Sources have confirmed to The Dispatch that former MSU coach Rick Stansbury (above) has "no interest" in current opening at Southern Mississippi. Photo by: Mississippi State athletics
April 23, 2014 12:30:28 PM
STARKVILLE -- Rick Stansbury has heard and seen what he calls "untrue reports" of his name surfacing for the current opening at Southern Mississippi. The former Mississippi State confirmed to The Dispatch MSU Sports Blog Wednesday afternoon he will not be pursuing the current opening with the Golden Eagles program.
The Dispatch MSU Sports Blog reported the news earlier Wednesday via multiple sources close to the situation former Mississippi State men's basketball coach Rick Stansbury was not involved in the current opening at Southern Mississippi.
Sources close to Stansbury and the search process at USM confirmed Wednesday the Bulldogs all-time leader in wins "has no interest" in replacing the departed Donnie Tyndall with the Golden Eagles program. Stansbury's name was floated by several media outlets for the opening at Auburn before Bruce Pearl was hired by the Tigers this past month.
Stansbury reaffirmed this knowledge with The Dispatch MSU Sports Blog that his interest in becoming the next coach at USM doesn't exist.
"I have no interest in Southern Miss," Stansbury said Wednesday afternoon. "It is not the right fit for me no matter what other reports have said."
Tyndall was introduced as Tennessee's next men's basketball head coach Tuesday after agreeing to a deal that A CBSSports.com reported was for six years at $1.6 million per year. Tyndall went 56-17 overall (25-7 in Conference USA play) and reached the NIT quarterfinals in both of his final two seasons at Southern Miss. Prior to coming to Southern Miss, Tyndall was the head coach at Morehead State, his alma mater, for six seasons where he upset No. 4 seed Louisville in the NCAA tournament.
CBSSports.com College Basketball Insider Gary Parrish reported Wednesday USM may be highly interested in Stephen F. Austin head coach Brad Underwood to replace Tyndall in Hattiesburg. Underwood went 32-3 overall and 18-0 in the Southland Conference in his first season as a Division 1 head coach. Stephen F. Austin advanced to the Round of 32 of the NCAA Tournament by defeating Virginia Commonwealth in its opening game. Parrish also reported Stansbury as a backup candidate for USM and CBSSports.com sources confirmed his interest in the Golden Eagles opening. Stansbury clearly refuted that report about his interest in the opening.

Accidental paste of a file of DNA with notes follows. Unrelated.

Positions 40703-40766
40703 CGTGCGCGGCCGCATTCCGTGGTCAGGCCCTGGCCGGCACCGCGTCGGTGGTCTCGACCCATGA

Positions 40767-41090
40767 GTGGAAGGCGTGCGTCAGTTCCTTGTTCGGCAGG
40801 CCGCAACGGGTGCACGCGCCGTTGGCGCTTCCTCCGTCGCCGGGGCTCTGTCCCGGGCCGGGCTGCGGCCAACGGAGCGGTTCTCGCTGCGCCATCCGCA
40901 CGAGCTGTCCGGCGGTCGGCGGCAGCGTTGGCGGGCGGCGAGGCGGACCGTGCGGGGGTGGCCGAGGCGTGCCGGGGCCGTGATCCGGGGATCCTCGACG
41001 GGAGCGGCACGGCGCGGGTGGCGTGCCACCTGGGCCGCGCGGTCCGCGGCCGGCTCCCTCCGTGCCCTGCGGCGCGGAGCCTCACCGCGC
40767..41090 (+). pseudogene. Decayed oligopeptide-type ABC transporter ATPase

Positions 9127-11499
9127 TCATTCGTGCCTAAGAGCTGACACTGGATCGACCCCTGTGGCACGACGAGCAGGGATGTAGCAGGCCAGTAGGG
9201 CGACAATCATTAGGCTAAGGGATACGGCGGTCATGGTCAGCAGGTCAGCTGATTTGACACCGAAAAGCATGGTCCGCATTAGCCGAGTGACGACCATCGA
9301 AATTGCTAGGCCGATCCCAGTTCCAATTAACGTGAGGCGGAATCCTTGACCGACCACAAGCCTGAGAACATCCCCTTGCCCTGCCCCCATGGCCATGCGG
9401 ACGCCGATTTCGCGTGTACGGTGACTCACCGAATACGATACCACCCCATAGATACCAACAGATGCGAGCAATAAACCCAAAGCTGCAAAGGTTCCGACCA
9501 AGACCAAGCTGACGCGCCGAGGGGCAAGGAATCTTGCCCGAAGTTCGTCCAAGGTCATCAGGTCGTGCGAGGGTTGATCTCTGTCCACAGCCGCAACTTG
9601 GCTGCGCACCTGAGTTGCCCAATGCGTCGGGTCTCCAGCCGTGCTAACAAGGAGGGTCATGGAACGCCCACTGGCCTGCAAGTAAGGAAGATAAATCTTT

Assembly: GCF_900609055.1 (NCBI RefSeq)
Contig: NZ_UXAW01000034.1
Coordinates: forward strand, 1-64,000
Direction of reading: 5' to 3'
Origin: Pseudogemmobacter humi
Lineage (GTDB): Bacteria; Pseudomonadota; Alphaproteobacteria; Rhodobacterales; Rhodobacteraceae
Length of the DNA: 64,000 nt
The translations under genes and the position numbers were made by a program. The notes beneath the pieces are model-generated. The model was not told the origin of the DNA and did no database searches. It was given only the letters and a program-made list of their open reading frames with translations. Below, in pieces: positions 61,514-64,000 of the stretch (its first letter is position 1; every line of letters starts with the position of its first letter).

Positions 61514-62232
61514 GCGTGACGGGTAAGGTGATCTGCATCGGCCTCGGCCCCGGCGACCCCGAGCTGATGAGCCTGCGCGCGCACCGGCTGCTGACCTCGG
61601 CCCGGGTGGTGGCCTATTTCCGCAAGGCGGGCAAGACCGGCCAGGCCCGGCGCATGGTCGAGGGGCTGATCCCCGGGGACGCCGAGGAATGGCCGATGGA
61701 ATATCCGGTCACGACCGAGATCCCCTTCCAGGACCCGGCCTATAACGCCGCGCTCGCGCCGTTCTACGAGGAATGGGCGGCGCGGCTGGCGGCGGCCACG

"I have already seen reports where I'm highly interested in USM job," Stansbury said. "I don't know where they got it from. It's not the truth."
After a disappointing end to the 2011-12 season for the MSU program, Stansbury officially announced his retirement on March 15, 2012 citing a desire to spend more time with his family. Since that retirement he has not interviewed for a current opening with a Division 1 school.
Stansbury, now 54 years old, compiled a 293-165 record, at the time the ninth-most wins in Southeastern Conference history. MSU reached the postseason in 11 of Stansbury's 14 years (six NCAA Tournament; five NIT), but has never reached the Sweet 16. However the last two seasons were the most troublesome as they included teammates fighting each other in the stands, discipline issues and no NCAA Tournament appearances.
Stansbury, who served at MSU as either an assistant or head coach for 22 years, accepted a retirement package through the university where the details were not made public.
After the conclusion of the 2009-10 season, Stansbury was approached and offered a contract close to $2 million per year by Clemson administration. Last week Stansbury told The Dispatch his decision to turn down the offer "had nothing to do with basketball".
"I made a decision two years ago and (people) couldn't believe why I was staying," Stansbury said. "The same reasons still exist today. My love for this university and my love for you people."
Stansbury acknowledged during his retirement press conference he wasn't sure if he'd be making the decision to walk away if MSU could've salvaged the 2011-12 season into the school's first at-large berth in the NCAA tournament since 2008. He also left the door at least slightly open to the potential possibility of him returning to coaching at some point in his career.
"I can tell you this - it's not about being tired....you see guys spend their whole lives at universities and they leave so negative (and) I don't want to do that," Stansbury said. "I want to go out while we're still great. Meo and I are 100 percent at peace."
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